<boring background> I've been doing some recordings of language drill in Homeric Greek (1, 2, 3), in which my pronunciation has been chosen based on a certain set of criteria: (1) They're meant to be listened to in the car or while cooking, and in these noisy environments it's often difficult to make out what's being said. For that reason, I've tried to clearly differentiate the pairs ω/ο and η/ε. (2) Erasmian pronunciation works better than a reconstructed pronunciation, since native English speakers like me (as well as speakers of most other languages) have a hard time hearing and saying the distinctions between the stops in reconstructed Greek (examples of recordings). (3) I would like these to be of use to other people, not just me, so I want to be as consistent as possible with the pronunciation used by others. (4) The pronunciation should ideally work well with Homeric metrical verse. Based on these criteria, I tried to work out what seemed to be the most widely used US Erasmian pronunciation. (History. Some of this article was written by me.)</boring background>
So during the process described above, I settled on pronouncing ω as [o̞] or [o] (IPA vowel chart with audio), like my native Californian "o" in "go" but not diphthongized, and ο as [ɔ], which requires considerable effort, since I have the cot-caught merger. (I also have started trying to consistently pronounce ω with double the temporal length, as in metrical poetry. Although this may be unnatural outside of poetry, it makes it easier to hear the distinctions.)
After practicing and doing a lot of recording according to this rule, I'm not sure I would seriously consider changing, but I did poke around recently to try to clarify for myself whether what I'd been doing was a truly "vanilla" choice for English-speaking students of Homer. I've looked at written sources of information such as textbooks, Allen's Vox Graeca, and the historical pamphlets by Peck and by Arnold and Conway. I've also listened to publicly available recordings by some classics professors and a couple of enthusiastic amateurs. The results are a little perplexing, and they make me wonder if I'm misunderstanding something, hence this question:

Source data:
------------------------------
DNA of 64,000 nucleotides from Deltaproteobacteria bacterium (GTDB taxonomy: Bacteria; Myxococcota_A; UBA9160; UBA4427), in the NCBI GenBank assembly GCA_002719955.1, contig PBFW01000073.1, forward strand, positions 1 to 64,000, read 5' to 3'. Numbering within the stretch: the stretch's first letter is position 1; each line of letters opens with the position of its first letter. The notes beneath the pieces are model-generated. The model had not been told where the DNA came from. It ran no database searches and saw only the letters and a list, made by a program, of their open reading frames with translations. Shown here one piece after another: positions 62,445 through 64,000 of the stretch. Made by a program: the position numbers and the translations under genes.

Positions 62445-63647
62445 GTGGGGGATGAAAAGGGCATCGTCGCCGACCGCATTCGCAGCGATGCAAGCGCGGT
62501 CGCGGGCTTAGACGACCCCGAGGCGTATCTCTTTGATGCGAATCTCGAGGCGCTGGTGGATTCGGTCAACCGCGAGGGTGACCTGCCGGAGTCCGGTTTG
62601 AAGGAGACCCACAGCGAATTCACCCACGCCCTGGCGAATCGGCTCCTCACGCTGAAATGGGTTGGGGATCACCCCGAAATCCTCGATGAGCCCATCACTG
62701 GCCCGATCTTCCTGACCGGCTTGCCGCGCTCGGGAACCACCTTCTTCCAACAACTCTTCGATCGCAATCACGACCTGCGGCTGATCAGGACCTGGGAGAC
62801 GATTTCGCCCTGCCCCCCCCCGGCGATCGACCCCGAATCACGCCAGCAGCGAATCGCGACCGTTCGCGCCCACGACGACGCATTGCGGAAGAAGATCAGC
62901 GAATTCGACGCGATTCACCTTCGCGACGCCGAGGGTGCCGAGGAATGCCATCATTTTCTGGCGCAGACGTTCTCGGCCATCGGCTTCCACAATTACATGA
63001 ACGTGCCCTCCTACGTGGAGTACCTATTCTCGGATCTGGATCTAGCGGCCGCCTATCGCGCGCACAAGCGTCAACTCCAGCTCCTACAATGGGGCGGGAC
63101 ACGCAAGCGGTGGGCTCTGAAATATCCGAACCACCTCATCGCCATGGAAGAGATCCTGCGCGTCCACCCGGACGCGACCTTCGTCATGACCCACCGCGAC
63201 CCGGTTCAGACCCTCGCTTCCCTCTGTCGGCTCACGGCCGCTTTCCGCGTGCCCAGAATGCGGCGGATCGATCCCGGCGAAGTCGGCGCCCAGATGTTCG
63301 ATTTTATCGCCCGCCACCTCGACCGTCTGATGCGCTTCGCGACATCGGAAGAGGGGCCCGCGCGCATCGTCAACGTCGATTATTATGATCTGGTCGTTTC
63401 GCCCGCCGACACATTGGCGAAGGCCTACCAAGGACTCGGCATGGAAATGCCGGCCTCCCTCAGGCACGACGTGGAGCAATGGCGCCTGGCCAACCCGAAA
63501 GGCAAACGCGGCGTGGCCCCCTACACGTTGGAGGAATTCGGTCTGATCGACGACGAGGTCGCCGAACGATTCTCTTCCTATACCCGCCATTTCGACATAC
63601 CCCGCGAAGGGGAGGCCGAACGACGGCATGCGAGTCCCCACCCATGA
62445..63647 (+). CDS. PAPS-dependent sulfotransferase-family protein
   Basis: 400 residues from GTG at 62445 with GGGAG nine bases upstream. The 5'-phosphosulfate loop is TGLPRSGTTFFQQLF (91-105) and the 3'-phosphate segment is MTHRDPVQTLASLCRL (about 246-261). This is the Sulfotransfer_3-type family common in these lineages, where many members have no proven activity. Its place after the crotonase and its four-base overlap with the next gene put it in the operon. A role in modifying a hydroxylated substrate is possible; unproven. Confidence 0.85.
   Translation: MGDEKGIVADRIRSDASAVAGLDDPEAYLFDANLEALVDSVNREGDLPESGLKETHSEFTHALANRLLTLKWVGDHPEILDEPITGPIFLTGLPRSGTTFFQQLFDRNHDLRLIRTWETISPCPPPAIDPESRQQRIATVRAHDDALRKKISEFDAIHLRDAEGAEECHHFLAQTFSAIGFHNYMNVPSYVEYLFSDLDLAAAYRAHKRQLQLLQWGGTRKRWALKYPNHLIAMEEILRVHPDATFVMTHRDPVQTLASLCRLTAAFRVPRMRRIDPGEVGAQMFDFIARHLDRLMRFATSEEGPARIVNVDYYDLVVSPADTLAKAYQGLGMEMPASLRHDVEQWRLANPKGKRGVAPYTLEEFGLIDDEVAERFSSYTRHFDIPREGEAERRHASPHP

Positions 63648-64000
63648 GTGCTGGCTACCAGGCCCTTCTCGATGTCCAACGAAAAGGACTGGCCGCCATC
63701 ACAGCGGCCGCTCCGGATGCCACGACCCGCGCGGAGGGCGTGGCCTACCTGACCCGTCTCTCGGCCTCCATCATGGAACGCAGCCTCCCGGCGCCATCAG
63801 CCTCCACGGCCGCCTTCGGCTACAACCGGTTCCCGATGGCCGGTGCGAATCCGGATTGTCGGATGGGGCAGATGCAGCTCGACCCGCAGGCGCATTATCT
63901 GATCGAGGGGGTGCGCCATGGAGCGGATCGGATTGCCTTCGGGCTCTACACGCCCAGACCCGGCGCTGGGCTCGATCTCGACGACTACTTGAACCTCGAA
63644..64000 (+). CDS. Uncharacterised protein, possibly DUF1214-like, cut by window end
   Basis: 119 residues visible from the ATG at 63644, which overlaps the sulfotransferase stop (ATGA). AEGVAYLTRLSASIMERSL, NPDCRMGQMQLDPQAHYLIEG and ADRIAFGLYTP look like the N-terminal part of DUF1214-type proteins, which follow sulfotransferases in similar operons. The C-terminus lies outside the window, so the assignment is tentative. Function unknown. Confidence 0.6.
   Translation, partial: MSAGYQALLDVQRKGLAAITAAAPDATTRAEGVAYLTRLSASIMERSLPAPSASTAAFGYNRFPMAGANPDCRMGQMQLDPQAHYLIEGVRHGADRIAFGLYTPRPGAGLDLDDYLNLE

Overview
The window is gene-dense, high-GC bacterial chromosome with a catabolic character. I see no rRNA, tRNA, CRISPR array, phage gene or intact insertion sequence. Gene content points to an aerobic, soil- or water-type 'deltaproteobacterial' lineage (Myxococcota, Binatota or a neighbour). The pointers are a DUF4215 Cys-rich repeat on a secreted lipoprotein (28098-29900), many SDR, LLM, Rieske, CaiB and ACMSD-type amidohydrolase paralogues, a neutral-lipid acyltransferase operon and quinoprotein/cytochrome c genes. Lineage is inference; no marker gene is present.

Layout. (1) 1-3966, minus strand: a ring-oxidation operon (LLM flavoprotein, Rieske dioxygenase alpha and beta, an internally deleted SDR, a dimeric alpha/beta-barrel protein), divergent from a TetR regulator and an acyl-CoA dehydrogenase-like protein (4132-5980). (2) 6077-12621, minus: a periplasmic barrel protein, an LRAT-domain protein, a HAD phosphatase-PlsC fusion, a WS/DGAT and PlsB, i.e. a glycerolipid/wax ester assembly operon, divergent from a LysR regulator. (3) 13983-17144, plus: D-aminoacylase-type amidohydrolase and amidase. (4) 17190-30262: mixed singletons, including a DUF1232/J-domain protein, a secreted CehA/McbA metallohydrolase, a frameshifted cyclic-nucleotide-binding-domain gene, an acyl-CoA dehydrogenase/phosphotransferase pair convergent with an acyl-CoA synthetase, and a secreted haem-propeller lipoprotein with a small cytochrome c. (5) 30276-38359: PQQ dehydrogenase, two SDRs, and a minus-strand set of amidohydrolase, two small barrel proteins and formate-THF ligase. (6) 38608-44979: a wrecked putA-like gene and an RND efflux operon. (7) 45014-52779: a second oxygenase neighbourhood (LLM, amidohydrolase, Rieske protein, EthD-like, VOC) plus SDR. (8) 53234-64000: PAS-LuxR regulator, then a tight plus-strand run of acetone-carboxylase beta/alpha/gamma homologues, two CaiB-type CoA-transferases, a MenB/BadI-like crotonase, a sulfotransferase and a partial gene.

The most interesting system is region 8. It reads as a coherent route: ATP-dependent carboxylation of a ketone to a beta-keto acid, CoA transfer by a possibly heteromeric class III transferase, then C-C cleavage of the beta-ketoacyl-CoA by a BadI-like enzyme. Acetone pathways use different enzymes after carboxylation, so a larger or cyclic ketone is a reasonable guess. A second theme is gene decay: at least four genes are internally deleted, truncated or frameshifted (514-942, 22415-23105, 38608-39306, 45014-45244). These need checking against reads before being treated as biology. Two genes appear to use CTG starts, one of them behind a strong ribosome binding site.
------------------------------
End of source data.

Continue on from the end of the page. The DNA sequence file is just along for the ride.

Question: What convention is followed by the plurality of English-speaking students of ancient Greek for the pronunciation of omega and omicron?
The printed information is especially difficult to figure out, because the authors of textbooks and of the pamphlets referenced above have a tendency to assume that their readers must naturally speak the same dialect of English as they do. So they give examples of English words that are supposed to exemplify the vowels they have in mind, and they assume you know what that vowel sounds like when they say it. (I suppose Peck et al. were writing before the IPA even existed.) So for example, the textbook by Pharr (4th ed.) uses the minimal pairs go/rose and ought/saw, but to me these vowels are indistinguishable. I'm then reduced to silliness like looking up the fact that the book was published by the University of Oklahoma press and trying to use that to guess what kind of accent Pharr had. Er, unless the table has been rewritten by his 21st-century coauthor Paula Debnar, who seems to be a northeasterner. Oh, but she got her undergrad degree from Colby College, so maybe she's from Maine, so maybe her vowels are different...? This way lies madness.
But given the written descriptions I've seen, it looks like every logical possibility has advocated as "correct:"
Pharr/Wright/Debnar say that in Erasmian, ο="rose" and ω="go," which to me is the same vowel on the IPA chart. (I pronounce "rose" with greater temporal length, but I assume that isn't the distinction they have in mind.)
Smyth gives a triangular diagram on p. 9, which is basically the IPA chart upside down. He has ω more open than ο.
Arnold and Conway describe ω as open and ο as close. Their French examples are ω=encore (=[ɔ]) and ο=monologue (=[o]), which is also ω more open. But their English examples are ω=ore, and ο=cannot, which is harder to make out for sure without knowing their dialect, but in dialects I'm familiar with, this would again make ω more closed, contrary to their own description.
A random American Koine amateur gives this table, with ω clearly and consistently described as more closed.
Turning to recordings:
Two professional classicists, Nagy and Debnar, both seem to pronounce ω and ο identically in terms of vowel quality (not temporal length), similar to a Californian "o." For Debnar, this seems to be consistent with the English approximations in her book.
A native Greek speaker, Kostas Katsouranis (recommended by classicist Walter M. Roberts III as a guide to correct pronunciation), doing a reconstructed pronunciation, pronounces ω more open.
So it seems that one can find well-qualified people practicing and teaching all three possibilities (ω the same as ο, more open, or more closed). My question is which of these is the most common.